Part 4: Other EC Models and Applications
Online File W8.2 (continued)
Securing the Loans ZOPA tries to check the background of the borrowers in the following ways:
Conducting a credit rating investigation at Experion, Equifax, or a similar company
Checking people’s eBay rating (if available)
Checking the borrower’s profile (if available online)
Only one account is permitted for each borrower
Checking the possibility of identity theft by a borrower by asking questions about past borrowing, demographics, etc.
In addition, ZOPA advises lenders to spread out the risk by lending from one individual to several borrowers. In addition, if you like to sleep better, you can get insurance (for a fee) on the amount you lend. The risk, however, is not large; the actual bad debt rate is less than 0.05 percent. A possible explanation of the low default rate is that borrowers are more likely to pay back real people than a faceless bank. The unlucky lenders can use a collection agency as in any other unpaid debt.
Finally, ZOPA covers any damage from fraud done to your ZOPA account by intruders provided you have kept your per- sonal account details secure.
The Revenue Model
ZOPA takes 0.5 percent of the loan amount from both the lender and the borrower. There are no hidden fees, and the only other (optional) cost to the lender is the insurance (plus the fees that ZOPA takes for arranging the insurance). At the moment there is no advertisement on the site. But it is likely that in the future vendors will try to sell related products or services to either the lenders or the buyers.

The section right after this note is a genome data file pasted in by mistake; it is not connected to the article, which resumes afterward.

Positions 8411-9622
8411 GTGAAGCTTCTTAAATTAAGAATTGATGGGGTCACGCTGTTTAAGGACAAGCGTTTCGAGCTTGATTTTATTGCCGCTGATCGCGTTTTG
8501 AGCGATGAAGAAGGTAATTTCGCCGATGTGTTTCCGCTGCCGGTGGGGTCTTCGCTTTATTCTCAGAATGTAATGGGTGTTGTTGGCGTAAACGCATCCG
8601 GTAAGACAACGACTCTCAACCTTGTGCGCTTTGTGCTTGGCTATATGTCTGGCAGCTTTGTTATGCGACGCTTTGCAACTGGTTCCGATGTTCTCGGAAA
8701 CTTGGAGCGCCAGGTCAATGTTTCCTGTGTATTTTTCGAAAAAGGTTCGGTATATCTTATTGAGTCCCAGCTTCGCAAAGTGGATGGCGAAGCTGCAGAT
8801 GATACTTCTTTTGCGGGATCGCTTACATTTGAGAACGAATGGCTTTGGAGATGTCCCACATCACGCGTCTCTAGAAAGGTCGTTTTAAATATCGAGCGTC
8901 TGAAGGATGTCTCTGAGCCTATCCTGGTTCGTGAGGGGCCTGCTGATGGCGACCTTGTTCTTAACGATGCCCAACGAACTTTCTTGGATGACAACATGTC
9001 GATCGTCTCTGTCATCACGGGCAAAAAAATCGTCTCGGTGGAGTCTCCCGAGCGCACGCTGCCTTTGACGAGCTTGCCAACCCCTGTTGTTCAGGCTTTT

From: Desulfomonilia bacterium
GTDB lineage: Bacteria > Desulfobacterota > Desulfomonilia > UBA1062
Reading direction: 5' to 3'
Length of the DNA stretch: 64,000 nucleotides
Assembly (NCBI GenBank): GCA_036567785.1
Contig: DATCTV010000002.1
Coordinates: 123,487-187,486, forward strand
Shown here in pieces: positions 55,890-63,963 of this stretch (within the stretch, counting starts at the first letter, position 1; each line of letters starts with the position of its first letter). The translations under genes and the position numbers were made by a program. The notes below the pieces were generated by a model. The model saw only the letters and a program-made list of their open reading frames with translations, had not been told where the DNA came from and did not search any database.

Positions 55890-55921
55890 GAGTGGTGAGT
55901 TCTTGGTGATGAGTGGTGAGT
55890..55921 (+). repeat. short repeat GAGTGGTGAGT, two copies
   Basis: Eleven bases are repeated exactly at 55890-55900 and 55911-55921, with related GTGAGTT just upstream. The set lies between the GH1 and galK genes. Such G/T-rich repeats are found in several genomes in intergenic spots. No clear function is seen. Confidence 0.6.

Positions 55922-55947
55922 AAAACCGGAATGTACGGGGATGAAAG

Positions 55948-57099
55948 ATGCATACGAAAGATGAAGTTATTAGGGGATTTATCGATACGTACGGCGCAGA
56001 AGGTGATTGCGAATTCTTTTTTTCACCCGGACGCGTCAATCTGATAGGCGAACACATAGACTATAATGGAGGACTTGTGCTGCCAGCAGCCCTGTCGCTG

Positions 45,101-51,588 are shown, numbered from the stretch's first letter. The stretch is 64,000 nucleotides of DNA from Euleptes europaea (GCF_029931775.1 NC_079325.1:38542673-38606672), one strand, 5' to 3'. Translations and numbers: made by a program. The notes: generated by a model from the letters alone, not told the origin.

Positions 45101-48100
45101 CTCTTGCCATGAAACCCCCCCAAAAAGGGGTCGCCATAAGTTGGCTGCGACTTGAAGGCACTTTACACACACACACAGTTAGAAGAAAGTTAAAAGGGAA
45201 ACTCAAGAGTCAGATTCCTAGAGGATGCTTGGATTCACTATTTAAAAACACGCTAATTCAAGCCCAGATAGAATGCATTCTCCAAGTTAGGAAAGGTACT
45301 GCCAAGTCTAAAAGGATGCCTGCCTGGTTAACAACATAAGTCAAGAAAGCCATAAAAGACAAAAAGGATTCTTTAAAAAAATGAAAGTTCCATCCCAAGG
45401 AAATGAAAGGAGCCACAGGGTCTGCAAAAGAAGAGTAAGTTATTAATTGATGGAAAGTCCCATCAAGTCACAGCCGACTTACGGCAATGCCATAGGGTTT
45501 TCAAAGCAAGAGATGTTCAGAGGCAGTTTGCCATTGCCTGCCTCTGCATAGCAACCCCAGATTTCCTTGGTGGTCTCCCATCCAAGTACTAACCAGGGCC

The Lending Process
Step 1. Let’s say that a lender has $20,000. She transferred it to her ZOPA account stating her willingness to get a 7.5 percent interest rate from borrowers of top credit rating, for 2 years. Step 2. ZOPA organizes a pool of, for example, 40 borrowers with a similar credit worthiness of top rating, one that meets the lender’s requirement. Each will get $20,000 divided by 40, or $500. Step 3. The lender can read the profile of the prospective borrowers and the intended use of the money. The borrowers can read the lender’s profile as well. This fosters a personal relationship between borrowers and lenders and helps in reducing default(s). Step 4. ZOPA arranges the contracts. Step 5. ZOPA collects interest payments and mails the lender a monthly check. Step 6. ZOPA arranges repayment of the loan after 2 years.
Prosper (prospe .com) is the first U.S. P2P lender. Started in February 2006, it was created to make consumer lending more financially and socially rewarding for everybody. In January 2007, Prosper reported 130,000 members and outstanding loans of $30 million. It operates somewhat similar to ZOPA, but its revenue model is different. Prosper collects a 1-to 2-percent fee of the funded loan from the borrowers. In addition, lenders pay .5 percent annual loan servicing fees. Because of the higher fees, the company can assume more risk. Thus, they check only credit scores and borrowers’ group affiliation.
The way Prosper works is intuitive to people who have used eBay. However, instead of listing (by sellers) and bidding (by buyers) on items, here lenders bid and borrowers list needs using Prosper’s online auction platform. For details see Steiner (2007). Here are the major steps of the process:
Borrowers create a loan listing on Prosper, specifying amount needed, the purpose of the loan, and the interest rate they are willing to pay.
Prosper displays borrower credit grade (from AA to higher risk).
Borrowers provide photos of themselves, their children, and even of their pets. They also provide the purpose of the required money and how they plan to pay it back.
Lenders review loan listings and bid to fund only the ones they choose using a bidding process.
Group leaders manage borrower groups and use their reputation to get great rates for borrowers.
When a match is found, Prosper arranges for the money transfer and then manages the loan.